Psychologist to lead workshop in Sylvania BY DAVID YONKE BLADE RELIGION EDITOR
Why do some 94-year-olds seem to possess an eternal vitality, while others half their age act like the walking dead?
That question spurred Richard Johnson, a psychologist, author, and pioneer in spiritual gerontology, to undertake a four-year research project that found 50 factors distinguishing positive from negative aging.
Boiling it all down, he said, the main difference is faith.
“I was trying to look at this from a behavioral scientist viewpoint and not looking for a spiritual spin, but that’s what certainly came out of this,” Mr. Johnson said in an interview this week from St. Louis. “If there’s any distinguishing thread between a 49-year-old who seems old and a 94-year-old who seems young, it’s the spiritual spin.”
Mr. Johnson will be in Sylvania Wednesday to discuss the spiritual aspects of aging in a workshop titled “Finding God in the Later Years.”
“The later years are essentially a spiritual journey,” he said. “Certainly there are physical aspects to it, emotional aspects to it, psychological aspects to it, which all have to be attended to. But if that spiritual component is missing, then aging becomes really a very dismal thing. Because all we are looking at is the demise of the body.”
Mr. Johnson, 65, who has a doctorate in psychology from the University of Florida, said he found a sociology textbook from the 1980s that offers this shockingly bleak definition of aging: “a senseless slipping into nothingness.”
Without faith, that definition is all too accurate, he said. Research has been unable to find a reason why people age, so it can be considered senseless, he said, and physically, as people age they “slip down a rocky slope that sometimes gets more than slippery.” The final step, death, can translate into “nothingness” if there’s no spiritual hope, he said.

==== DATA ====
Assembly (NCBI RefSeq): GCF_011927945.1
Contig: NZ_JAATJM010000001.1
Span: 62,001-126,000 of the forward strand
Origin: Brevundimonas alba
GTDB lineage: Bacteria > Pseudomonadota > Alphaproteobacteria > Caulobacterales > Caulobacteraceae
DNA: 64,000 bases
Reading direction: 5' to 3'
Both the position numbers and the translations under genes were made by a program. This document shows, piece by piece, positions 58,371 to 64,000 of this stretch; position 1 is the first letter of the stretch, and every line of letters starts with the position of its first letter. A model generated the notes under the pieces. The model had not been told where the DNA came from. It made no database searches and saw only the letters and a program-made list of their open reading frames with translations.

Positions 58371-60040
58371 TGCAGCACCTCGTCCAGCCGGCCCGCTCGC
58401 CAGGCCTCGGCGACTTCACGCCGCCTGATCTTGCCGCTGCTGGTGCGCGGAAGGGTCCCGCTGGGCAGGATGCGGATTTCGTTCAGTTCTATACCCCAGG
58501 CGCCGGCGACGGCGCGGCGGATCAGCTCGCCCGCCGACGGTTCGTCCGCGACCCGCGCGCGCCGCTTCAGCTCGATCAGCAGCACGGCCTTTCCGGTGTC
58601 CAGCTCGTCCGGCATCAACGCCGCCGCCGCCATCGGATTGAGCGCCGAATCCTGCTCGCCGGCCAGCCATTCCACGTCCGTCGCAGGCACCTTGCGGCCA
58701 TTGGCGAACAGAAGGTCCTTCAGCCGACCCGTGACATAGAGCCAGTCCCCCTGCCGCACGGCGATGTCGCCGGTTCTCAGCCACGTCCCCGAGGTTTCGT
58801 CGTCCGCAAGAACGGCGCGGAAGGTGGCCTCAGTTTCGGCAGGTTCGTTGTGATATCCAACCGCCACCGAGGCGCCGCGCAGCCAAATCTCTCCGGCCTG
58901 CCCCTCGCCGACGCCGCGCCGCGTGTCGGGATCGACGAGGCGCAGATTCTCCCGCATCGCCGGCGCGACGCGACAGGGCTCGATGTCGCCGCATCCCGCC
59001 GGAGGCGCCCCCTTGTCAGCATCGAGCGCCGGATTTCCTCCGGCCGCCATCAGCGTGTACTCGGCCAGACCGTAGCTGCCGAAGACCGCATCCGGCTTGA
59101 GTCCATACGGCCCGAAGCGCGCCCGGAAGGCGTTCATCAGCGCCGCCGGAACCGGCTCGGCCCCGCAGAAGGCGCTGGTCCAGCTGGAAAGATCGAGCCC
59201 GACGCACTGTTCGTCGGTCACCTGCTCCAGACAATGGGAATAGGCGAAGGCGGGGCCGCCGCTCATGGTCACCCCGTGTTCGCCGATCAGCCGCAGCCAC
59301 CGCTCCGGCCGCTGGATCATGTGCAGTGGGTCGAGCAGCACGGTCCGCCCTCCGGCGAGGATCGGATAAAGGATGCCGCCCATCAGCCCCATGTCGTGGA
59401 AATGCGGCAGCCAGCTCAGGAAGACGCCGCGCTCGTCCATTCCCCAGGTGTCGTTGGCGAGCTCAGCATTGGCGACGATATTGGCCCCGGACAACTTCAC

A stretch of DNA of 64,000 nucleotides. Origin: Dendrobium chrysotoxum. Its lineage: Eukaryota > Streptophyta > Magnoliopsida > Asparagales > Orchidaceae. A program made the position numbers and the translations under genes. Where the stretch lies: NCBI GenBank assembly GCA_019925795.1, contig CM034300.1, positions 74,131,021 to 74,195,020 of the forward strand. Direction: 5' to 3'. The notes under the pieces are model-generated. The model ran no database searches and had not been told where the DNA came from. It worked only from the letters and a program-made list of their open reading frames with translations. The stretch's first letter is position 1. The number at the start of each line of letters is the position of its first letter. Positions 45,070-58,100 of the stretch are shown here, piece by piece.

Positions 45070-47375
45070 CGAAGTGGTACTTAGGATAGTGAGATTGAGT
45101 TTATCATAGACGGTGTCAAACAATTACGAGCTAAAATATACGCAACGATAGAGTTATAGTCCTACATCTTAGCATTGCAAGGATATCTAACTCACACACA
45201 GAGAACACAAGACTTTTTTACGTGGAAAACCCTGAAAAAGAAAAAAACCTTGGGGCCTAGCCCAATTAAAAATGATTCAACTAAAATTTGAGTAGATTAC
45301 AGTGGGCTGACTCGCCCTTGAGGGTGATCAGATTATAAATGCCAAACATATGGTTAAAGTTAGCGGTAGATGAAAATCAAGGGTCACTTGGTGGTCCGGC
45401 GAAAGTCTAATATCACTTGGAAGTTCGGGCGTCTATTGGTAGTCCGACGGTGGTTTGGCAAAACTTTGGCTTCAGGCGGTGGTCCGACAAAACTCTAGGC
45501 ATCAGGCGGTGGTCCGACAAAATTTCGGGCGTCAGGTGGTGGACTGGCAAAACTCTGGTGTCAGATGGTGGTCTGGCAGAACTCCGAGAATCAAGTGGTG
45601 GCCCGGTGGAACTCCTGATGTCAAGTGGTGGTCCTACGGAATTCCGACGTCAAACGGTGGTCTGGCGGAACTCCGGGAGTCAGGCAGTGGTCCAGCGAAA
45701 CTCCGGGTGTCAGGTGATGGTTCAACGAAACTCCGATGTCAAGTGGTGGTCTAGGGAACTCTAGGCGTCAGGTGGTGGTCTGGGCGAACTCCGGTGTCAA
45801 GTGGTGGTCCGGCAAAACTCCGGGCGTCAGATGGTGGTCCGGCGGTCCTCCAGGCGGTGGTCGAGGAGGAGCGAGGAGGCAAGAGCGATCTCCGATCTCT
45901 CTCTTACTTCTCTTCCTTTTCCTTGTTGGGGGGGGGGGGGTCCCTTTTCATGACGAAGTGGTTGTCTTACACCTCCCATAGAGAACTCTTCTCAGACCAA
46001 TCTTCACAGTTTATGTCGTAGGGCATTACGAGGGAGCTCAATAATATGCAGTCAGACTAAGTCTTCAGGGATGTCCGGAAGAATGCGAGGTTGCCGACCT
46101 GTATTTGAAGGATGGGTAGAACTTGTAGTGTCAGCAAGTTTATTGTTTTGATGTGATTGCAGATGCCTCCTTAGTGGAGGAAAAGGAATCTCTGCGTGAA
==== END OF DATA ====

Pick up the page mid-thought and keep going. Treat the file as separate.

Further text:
Yet in light of the fact that most surveys show that 96 percent of Americans profess some form of faith, Mr. Johnson said his goal is to help people apply their spirituality to achieve “optimal aging.”
“What we’re trying to do is accent the centrality of one’s faith in the whole wellness mix,” he said.
And it’s not just faith in the broad sense that makes an impact, but it hinges on whether people have extrinsic or intrinsic faith, Mr. Johnson said. Extrinsic faith is simply going to a house of worship and “going through the motions” to do what is expected. Intrinsic faith, on the other hand, is a determining factor in a person’s every thought and deed.
Some things that have a positive impact on someone’s outlook on life are not necessarily spiritual, Mr. Johnson said, but are often found in spirituality and religion.
“Giving to others came up as a big one,” he said. “Offering oneself to others. You can look at a lot of psychological research and see that helping other people is one of the best ways of helping yourself.”
Other traits that lead to aging well include being malleable, flexible, adaptable, and forgiving.
“Letting go of grudges is a big one,” Mr. Johnson said, citing an old maxim that “holding a grudge is like drinking a glass of poison and thinking that the other guy’s going to die.”
But the single-biggest element to aging well is changing one’s attitude, he said.
In researching aging and attitude, he said he was surprised at the importance of “being able to grow in the face of loss.”
People are inclined to try to avoid loss, he said, and “we do everything we can to get away from it.”
But loss is a big part of life, and adapting to loss can lead to personal growth. It may seem paradoxical, but “we only grow when we lose,” Mr. Johnson said, citing research by author Judith Viorst.
In other words, he said, it’s better to accept and be challenged by loss than to feel threatened and adopt an overall defensive posture in life.
“How are you believing? How are you perceiving? What data are you focusing on? It’s very clear that pessimists don’t age well.
“They may live years, but their life satisfaction — the psychologists’ code for ‘happiness’ — is low. They become the curmudgeons, the crotchety old men.
“The happiest person alive is the one who knows how to extend enabling feelings and to extinguish negative feelings. Aging is hard work. Aging is not for sissies,” Mr. Johnson said.